Puppy Shot Schedule: Stay Up to Date

Puppy Shot Schedule: Dog Vaccines, Puppy Vet, Puppy Shots, Puppy Wellness, Dog Check-ups, Routine Vet Visits

Everyone knows that puppies are cute. That’s just a given. However, most people also know that puppies require a whole lot of work. While a lot of work goes into getting a puppy house trained and socialized, a critical part of raising a puppy is keeping up with their healthcare needs. Dogs, just like people, have vaccination schedules that help keep them and all of their playmates healthy.

If you’re considering adopting a new puppy, or you already have, learn all you need to know about their shot schedule in our helpful guide!

Why Does My Dog Need Shots?

Just like in people, vaccinations can help keep your dog healthy and allow them to live a longer, happier life. Vaccinations prevent them from getting life-threatening diseases, and it also prevents them from spreading those diseases should they be exposed to them.

While vaccine safety in people may be a large debate recently, most vets are going to tell you that your pup needs its shots, especially if you want to minimize their risk of ailments like rabies and parvovirus.

The 4 Core Vaccinations

When you’re getting your dog’s shots, you’ll hear people talk about the four core vaccinations. These are the bare minimum when it comes to your puppy’s shots, and others may be required depending on what activities your dog takes place in.

Here are the four that every puppy needs:

Canine Distemper

Canine distemper is a severe and contagious disease for dogs. It attacks the gastrointestinal, nervous, and respiratory systems of dogs. It can also affect wildlife, like skunks and raccoons. Canine distemper is an airborne contagion, and exposure to an animal that has it can lead to infection in your pet.

It can also be transmitted through shared food and water bowls. It causes discharges from the eyes and nose, coughing, vomiting, diarrhea, and sometimes death. There is not a cure for distemper, should your animal catch it, so their only protection from it is through vaccination.

Canine Hepatitis

Canine hepatitis is a contagious viral infection. It is entirely unrelated to the human form of hepatitis, however. Canine hepatitis primarily affects a dog’s liver, but the other parts affected include the kidneys, spleen, eyes, and lungs.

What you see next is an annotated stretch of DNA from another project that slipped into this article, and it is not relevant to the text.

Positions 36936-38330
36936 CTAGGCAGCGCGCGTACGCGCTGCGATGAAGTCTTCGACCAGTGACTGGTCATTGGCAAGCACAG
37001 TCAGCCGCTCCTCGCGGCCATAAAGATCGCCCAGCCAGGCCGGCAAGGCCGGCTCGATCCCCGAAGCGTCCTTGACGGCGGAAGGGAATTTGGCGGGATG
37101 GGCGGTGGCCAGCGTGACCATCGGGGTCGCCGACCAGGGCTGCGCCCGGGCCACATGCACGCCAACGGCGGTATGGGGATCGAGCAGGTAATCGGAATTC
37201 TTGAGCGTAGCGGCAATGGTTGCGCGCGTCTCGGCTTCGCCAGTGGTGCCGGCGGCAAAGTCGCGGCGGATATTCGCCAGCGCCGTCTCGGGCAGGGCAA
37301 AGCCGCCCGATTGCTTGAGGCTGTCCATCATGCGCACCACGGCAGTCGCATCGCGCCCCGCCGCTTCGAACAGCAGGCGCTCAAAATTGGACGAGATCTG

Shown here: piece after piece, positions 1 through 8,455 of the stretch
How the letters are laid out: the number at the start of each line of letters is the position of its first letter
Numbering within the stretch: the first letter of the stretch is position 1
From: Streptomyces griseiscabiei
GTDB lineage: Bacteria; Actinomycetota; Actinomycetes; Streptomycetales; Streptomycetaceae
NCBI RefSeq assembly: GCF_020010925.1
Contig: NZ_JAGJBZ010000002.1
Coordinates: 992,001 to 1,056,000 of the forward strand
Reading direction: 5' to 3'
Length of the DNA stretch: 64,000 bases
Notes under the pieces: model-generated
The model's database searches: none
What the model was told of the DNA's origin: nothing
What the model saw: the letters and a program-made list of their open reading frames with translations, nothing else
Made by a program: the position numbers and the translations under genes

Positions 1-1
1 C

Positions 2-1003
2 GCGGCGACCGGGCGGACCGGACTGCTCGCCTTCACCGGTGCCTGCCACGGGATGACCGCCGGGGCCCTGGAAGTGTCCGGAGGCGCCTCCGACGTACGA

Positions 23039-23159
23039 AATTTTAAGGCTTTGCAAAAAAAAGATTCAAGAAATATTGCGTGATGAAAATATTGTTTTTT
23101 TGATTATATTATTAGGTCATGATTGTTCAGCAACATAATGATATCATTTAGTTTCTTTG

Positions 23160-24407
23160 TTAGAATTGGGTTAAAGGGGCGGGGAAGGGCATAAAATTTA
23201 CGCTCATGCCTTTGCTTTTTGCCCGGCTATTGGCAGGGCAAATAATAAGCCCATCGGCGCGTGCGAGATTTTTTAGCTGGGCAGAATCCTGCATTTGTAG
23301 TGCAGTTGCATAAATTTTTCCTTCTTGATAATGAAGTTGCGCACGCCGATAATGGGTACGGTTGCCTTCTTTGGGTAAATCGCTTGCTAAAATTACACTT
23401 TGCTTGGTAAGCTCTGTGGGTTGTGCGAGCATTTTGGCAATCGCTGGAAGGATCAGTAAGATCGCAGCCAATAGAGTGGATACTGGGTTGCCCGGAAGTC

Symptoms vary and can be as light as a fever or as serious as vomiting and jaundice. Like distemper, there is no cure for canine hepatitis, but the symptoms can be treated.


Commonly referred to as parvo, parvovirus is a highly contagious virus that can affect all dogs, but unvaccinated dogs and puppies are the most likely to contract it. Parvo can cause rapid dehydration that can be fatal within 48 to 72 hours. Other symptoms are a loss of appetite, fever, vomiting, and bloody diarrhea. If parvo is contracted, immediate veterinary care is needed.


Perhaps the most well-known canine vaccination is the rabies shot. Rabies is a viral disease that affects many mammals, not just dogs. As such, encounters with wildlife can result in your dog contracting rabies, making vaccination incredibly important.

Rabies is a disease that affects the central nervous system, causing a host of symptoms like foaming at the mouth, dehydration, and a fear of water. Ultimately, it leads to death if not treated within hours of being contracted. Rabies vaccinations are required by law in most states.

Your Puppy’s Shot Schedule

A puppy’s shot schedule largely depends on the area in which you live. However, there are some general guidelines for the timeline of shots for your pup.

6 to 8 Weeks

Between the ages of six and eight weeks, your puppy should receive vaccinations for both canine distemper and parvovirus. Parvovirus is very common in puppies and is the most lethal for them, even though it affects dogs of all ages.

10 to 12 Weeks

Just a few weeks later, the puppy should receive a DHPP vaccine. The DHPP vaccine is a shot that prevents distemper, parvovirus, as well as canine hepatitis. It also includes a vaccination for parainfluenza (which we’ll explain a little later).

16 to 18 Weeks

Between 16 and 18 weeks, another dose of DHPP should be scheduled for your puppy. In addition to the second dose of DHPP, the puppy can receive their first rabies vaccination. This is about the age that puppies begin to become more active and independent outside, so a rabies vaccination can help prevent any contraction of it due to encounters with wildlife.

12 to 16 Months